Of the 92 metropolitan areas in 21 states studied, 93%, or 86, would be considered “highly concentrated” HMO/PPO markets using Justice Dept. Guidelines, according to the 2004 version of the report, released in February. Of the 27 other states where reliable metropolitan-level data were not available, the result was the same — 93%, or 25, of those states would be considered “highly concentrated” in the HMO/PPO market.

For PPOs alone, the metropolitan and state data reveal that fully 100% of them would be considered “highly concentrated.” That’s a first for the AMA study.

Keep in mind that these numbers are only as of Jan. 1, 2003. They don’t even take into account last year’s multibillion-dollar health plan megamergers: Anthem and WellPoint Health Networks, and UnitedHealth Group and Oxford Health Plans. But they do reflect the bulk of the 400 mergers between 1995 and 2003 involving health insurers and managed care organizations, few of which drew substantial Justice Dept. scrutiny.

Comment: Let’s see. Why is it that we continue to insist that private plans instead of a government program be used to fund health care?

Is it because the private sector is so much more efficient than government bureaucracies? This doesn’t seem to be the reason since private plans utilize a much greater percentage of funds in providing administrative services, not to mention the profound administrative burden that their fragmented system places on the health care delivery system. So it’s not the efficiency of the private marketplace.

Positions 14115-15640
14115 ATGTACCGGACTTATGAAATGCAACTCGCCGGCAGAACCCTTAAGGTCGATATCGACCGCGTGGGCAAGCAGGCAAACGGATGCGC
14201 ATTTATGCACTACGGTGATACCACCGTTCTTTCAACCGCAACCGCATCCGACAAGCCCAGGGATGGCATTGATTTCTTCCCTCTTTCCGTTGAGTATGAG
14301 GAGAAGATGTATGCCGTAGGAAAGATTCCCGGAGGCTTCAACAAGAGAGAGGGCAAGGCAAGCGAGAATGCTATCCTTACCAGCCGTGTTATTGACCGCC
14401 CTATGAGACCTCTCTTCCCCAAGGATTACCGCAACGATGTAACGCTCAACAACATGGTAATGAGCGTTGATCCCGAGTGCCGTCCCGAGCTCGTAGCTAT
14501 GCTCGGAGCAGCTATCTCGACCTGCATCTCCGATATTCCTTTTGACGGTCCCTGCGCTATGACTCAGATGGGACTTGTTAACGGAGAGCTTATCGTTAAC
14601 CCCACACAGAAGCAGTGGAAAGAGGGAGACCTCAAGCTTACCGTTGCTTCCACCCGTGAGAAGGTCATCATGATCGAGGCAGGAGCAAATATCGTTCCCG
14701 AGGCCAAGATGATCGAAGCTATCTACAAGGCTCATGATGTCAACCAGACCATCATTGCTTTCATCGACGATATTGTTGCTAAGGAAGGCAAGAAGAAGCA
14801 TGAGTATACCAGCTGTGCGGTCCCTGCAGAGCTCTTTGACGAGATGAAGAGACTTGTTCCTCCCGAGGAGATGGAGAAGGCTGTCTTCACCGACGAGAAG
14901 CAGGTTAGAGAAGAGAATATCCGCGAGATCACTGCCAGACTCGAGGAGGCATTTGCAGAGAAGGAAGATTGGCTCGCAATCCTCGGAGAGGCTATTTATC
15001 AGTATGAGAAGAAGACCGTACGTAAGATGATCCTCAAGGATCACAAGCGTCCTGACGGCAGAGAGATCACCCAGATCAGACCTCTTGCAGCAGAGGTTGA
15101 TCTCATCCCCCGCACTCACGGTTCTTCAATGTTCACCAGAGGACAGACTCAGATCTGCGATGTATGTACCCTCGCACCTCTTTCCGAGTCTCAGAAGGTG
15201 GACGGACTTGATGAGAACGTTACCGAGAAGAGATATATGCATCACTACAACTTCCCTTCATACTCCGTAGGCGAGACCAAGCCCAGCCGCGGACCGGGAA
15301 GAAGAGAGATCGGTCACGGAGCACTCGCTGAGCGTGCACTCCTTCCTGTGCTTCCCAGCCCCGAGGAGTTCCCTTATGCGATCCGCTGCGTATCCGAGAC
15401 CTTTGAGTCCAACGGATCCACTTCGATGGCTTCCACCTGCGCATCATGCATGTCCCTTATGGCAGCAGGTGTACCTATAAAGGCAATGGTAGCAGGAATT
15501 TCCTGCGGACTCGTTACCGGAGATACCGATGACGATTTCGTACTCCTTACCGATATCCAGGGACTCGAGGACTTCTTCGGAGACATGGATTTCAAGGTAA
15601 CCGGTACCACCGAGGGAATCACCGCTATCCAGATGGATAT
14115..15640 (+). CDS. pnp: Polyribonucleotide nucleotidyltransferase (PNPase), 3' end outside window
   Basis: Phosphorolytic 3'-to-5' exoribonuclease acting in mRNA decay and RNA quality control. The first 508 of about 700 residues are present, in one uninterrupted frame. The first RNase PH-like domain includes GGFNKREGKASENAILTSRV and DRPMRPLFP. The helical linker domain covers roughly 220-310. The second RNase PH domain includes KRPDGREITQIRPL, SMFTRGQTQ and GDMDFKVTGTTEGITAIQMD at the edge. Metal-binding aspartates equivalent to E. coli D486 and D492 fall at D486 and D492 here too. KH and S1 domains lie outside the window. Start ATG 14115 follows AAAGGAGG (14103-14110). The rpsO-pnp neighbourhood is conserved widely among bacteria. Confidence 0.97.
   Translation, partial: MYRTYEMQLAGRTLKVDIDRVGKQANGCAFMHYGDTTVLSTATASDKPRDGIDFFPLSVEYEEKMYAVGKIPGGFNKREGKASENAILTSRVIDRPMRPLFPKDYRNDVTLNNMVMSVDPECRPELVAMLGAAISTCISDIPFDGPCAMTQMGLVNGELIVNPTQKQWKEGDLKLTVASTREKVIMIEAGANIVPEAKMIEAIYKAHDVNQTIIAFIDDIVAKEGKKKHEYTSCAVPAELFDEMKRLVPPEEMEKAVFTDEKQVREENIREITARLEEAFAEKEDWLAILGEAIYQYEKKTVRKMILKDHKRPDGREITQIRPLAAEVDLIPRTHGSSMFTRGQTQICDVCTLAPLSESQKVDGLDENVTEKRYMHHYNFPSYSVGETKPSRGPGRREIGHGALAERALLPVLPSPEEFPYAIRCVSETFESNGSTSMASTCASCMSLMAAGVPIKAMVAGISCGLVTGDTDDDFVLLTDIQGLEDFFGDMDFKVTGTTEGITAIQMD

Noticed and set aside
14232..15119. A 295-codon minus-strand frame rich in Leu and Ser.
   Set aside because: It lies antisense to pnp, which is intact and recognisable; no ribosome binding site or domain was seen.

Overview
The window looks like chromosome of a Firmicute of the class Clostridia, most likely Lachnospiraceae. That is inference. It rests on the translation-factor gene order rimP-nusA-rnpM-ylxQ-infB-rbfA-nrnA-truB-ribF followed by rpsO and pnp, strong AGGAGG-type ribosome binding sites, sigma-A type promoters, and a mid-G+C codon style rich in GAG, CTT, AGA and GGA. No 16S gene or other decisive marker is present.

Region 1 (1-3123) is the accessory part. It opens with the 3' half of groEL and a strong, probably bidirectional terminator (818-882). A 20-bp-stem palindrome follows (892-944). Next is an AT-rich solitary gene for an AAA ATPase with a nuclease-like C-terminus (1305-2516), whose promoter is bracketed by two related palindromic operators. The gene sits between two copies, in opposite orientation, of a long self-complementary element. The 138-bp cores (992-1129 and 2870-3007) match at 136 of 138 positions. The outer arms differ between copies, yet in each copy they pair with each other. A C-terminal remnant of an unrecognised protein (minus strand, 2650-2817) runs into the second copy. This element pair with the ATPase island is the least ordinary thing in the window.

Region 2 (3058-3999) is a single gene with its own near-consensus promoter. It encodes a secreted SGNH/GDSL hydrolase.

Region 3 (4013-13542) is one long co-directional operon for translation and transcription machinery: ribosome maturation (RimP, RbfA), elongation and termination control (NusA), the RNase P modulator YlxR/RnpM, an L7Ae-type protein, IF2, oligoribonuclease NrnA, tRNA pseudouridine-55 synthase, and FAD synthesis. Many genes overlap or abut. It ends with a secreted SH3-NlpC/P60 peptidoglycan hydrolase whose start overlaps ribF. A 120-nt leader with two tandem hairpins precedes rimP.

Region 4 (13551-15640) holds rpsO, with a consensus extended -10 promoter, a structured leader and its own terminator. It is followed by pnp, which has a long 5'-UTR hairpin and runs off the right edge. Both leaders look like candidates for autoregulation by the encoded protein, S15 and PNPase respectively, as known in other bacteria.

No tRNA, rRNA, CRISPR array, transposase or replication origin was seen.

Could it be that a multitude of private plans provides us with greater choice? By choice, most of us mean choice of our health care professionals and hospitals. But most private plans limit our choice and assess severe financial penalties for failing to use their preselected choices. Since a government program does allow free choice, this can’t be the reason for preferring private plans.

So why should we prefer private plans? The reason most often given is that a multitude of private plans provides competition within the health care marketplace, and competition is key to providing greater health care value. By health care value, we mean higher quality and lower prices, the magic of Adam Smith’s “invisible hand” of free markets.

But what do we have? Mediocrity for most of us, and skyrocketing health care prices. And a shift of insurance risk from the insurers to the patients. And a system that threatens average Americans with bankruptcy should they have the misfortune of developing major medical problems. (Then what is the purpose of insurance?)

Now we find that, by Justice Department guidelines, 93% of HMO/PPO markets and 100% of PPO markets are “highly concentrated.” So much for competition!

If we leave the plans in place, what options do we have? Everyone agrees that the status quo will never do since costs are skyrocketing, access is diminishing, and quality is not improving.

Should we relax regulatory oversight to allow the markets to work more effectively? We have already proven that the plans will sell to the healthy and dump the sick. That’s appropriate behavior for a business in the marketplace, but shouldn’t our policies address those who do have health care needs? Why even have an industry that caters to those who don’t need it, but neglects those who do?

Should we instead increase regulatory oversight through innumerable policies that would require plans to provide equitable financial security for everyone with significant health care needs? Once you have done that, you would have created a de facto single payer system in which the health plans would transform into vendors contracted to provide only the administrative services that we actually do need for health care financing. Instead of introducing profound regulatory complexities that would always be skirted by the industry, wouldn’t it be simpler to establish our own single payer system?

Unfortunately, it appears that the invisible hand of the health care marketplace is wearing a rectal glove.